By Anubhav Jha on Aug 11, 2017 6:39:27 AM
Hadoop Distributed File System (HDFS) is the file system on which Hadoop stores its data. This is the underlying technology that helps the data to be stored in the distributed manner across the cluster. It helps applications to get access to the data for fast mining/analyzing and users can be assured that the data that is saved on the HDFS file system is without any corruption.
HDFS is usually used for storing and reading large files. These large files can be a continuous stream of data from a web server or a vehicle GPS data or even the pulse beat data of a patient. These large files can be easily stored across multiple clusters in a distributed manner and HDFS helps us in achieving this. HDFS decomposes the large file into small blocks (which by default are of 128 MB size). In fact, HDFS can even split the processing of such large files to multiple nodes / servers. So each server processes the small portion of a large file in parallel. These blocks are spread across each node in the cluster. The HDFS makes copies of these blocks, so in case the block on a server is corrupt HDFS can quickly regenerate it from the backup block so there is minimal data loss. The backup of the block is also on another node as well.
In a generic HDFS architecture there is a Name node and a Data node. The Name node keeps the address of the small blocks that the file is split into. It keeps the address translation of the blocks to identify which node and which block to read the file chunk from. The Name node also has a edit log for audit purpose. The Data node is the place where actual files blocks are stored. Whenever a file is requested, this data node will return the file content. The Data nodes talk to each other and are in continuous sync to update the file blocks using real-time replication.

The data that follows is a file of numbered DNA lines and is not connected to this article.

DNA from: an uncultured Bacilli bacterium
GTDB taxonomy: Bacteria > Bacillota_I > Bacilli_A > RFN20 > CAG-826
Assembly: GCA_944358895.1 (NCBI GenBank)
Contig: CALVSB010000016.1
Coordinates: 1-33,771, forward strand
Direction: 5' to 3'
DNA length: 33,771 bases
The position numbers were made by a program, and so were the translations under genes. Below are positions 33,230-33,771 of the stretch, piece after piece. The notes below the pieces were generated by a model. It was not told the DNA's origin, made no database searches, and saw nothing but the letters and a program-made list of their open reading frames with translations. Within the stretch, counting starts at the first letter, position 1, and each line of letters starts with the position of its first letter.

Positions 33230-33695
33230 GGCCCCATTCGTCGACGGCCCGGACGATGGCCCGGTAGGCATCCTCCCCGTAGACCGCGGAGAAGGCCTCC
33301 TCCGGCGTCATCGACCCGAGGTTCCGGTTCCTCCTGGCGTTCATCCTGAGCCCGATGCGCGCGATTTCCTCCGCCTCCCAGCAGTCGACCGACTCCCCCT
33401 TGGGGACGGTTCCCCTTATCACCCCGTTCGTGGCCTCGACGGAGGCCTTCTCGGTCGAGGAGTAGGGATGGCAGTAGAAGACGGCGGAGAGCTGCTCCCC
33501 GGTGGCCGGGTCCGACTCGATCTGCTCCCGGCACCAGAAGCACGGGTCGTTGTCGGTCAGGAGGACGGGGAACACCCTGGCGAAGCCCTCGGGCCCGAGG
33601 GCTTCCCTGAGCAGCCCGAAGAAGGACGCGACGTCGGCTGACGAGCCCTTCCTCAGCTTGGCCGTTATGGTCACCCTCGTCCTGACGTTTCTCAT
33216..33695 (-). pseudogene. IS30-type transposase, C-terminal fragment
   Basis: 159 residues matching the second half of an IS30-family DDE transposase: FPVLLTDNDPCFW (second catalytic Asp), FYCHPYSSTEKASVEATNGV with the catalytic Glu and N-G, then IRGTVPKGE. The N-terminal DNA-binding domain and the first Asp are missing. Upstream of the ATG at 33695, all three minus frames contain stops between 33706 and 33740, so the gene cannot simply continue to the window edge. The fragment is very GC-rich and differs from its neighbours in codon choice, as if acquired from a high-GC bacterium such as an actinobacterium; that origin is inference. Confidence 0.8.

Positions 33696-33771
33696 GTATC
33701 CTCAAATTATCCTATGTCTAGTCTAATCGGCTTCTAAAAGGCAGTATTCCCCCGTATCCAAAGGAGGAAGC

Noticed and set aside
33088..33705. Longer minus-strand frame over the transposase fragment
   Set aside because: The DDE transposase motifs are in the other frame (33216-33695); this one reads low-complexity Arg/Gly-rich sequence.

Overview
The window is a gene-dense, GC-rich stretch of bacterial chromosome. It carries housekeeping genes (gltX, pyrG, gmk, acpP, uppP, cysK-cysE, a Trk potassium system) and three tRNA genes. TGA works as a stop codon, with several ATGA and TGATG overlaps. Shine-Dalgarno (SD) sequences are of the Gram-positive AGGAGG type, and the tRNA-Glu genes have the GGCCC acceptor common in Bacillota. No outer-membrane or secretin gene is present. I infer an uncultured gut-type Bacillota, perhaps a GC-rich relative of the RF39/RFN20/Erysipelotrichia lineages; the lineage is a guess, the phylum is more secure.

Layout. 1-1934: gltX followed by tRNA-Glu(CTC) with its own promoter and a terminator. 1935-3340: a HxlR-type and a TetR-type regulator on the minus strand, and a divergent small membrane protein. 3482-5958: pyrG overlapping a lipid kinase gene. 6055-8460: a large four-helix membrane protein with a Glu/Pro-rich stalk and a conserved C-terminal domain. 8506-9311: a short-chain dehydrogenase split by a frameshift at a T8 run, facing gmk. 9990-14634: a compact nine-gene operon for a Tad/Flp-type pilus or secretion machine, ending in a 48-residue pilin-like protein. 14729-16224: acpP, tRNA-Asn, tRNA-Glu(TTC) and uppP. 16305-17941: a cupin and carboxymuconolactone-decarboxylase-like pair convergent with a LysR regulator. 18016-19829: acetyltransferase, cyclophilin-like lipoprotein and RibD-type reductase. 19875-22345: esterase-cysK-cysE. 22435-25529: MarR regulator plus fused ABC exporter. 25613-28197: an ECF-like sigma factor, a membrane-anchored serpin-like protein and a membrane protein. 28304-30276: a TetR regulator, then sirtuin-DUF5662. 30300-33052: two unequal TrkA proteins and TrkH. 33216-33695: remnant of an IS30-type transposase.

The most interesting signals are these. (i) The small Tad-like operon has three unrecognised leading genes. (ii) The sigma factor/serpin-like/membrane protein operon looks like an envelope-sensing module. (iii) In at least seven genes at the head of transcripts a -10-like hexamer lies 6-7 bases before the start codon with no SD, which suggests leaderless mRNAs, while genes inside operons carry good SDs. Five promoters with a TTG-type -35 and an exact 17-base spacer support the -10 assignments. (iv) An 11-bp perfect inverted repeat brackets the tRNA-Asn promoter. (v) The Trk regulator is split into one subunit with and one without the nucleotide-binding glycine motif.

If we have to read a file in HDFS, a message is sent to the Name node, and the name node will reply with the data node and the block information. Now the client application can connect to those specific data nodes and the data nodes can give them the file block that is being requested. There are client library in Python Java and other programming languages which can do this job.
To write a file to HDFS, a message is first sent to the Name node to create a new entry for that file. The client application will then give this information to a single data node, and then the data node will replicate the information with other data nodes in real time fashion. Once the file is stored the data node sends an acknowledgment to the Name node via the client application so that the Name node updates the information on the file blocks and the Data nodes that it is stored on.
The Name node is a very important candidate of the HDFS architecture. Using the edit log of the Name node we can rebuild the Name node. The edit log has the metadata of the data that can help us to create a new Name node. We can also have a secondary Name node which contains the merged copy of the edit log.
HDFS Federation allows to have namespace volume. It enables support for multiple namespaces in the cluster to improve scalability and isolation.
HDFS can be used on UI tools such as Apache Ambari, command line interfaces, interface libraries like Java Python PHP etc.
HDFS command line example:
The HDFS command line example here assumes that you have a Hadoop cluster setup on Linux and you are connected to the node using putty.
All the commands of HDFS use a prefix of Hadoop fs -, and below are some common examples:
- List the files on the hadoop cluster : hadoop fs -ls
- Create a new directory : hadoop fs -mkdir hadoop-trigent
- Copy a file from local file system to HDFS : hadoop fs -copyFromLocal <<filename>> <<HDFS filename>>
- Copy a file from HDFS to Local file system: hadoop fs -copyToLoca <<HDFS filename>> <<Locatl file name>>
- Remove a file : hadoop fs -rm <<filename>>
- Remove a directory : hadoop fs -rmdir hadoop-trigent
- To see the commands available : hadoop fs
For more information on the HDFS command line please refer: https://hadoop.apache.org/docs/current/hadoop-project-dist/hadoop-common/FileSystemShell.html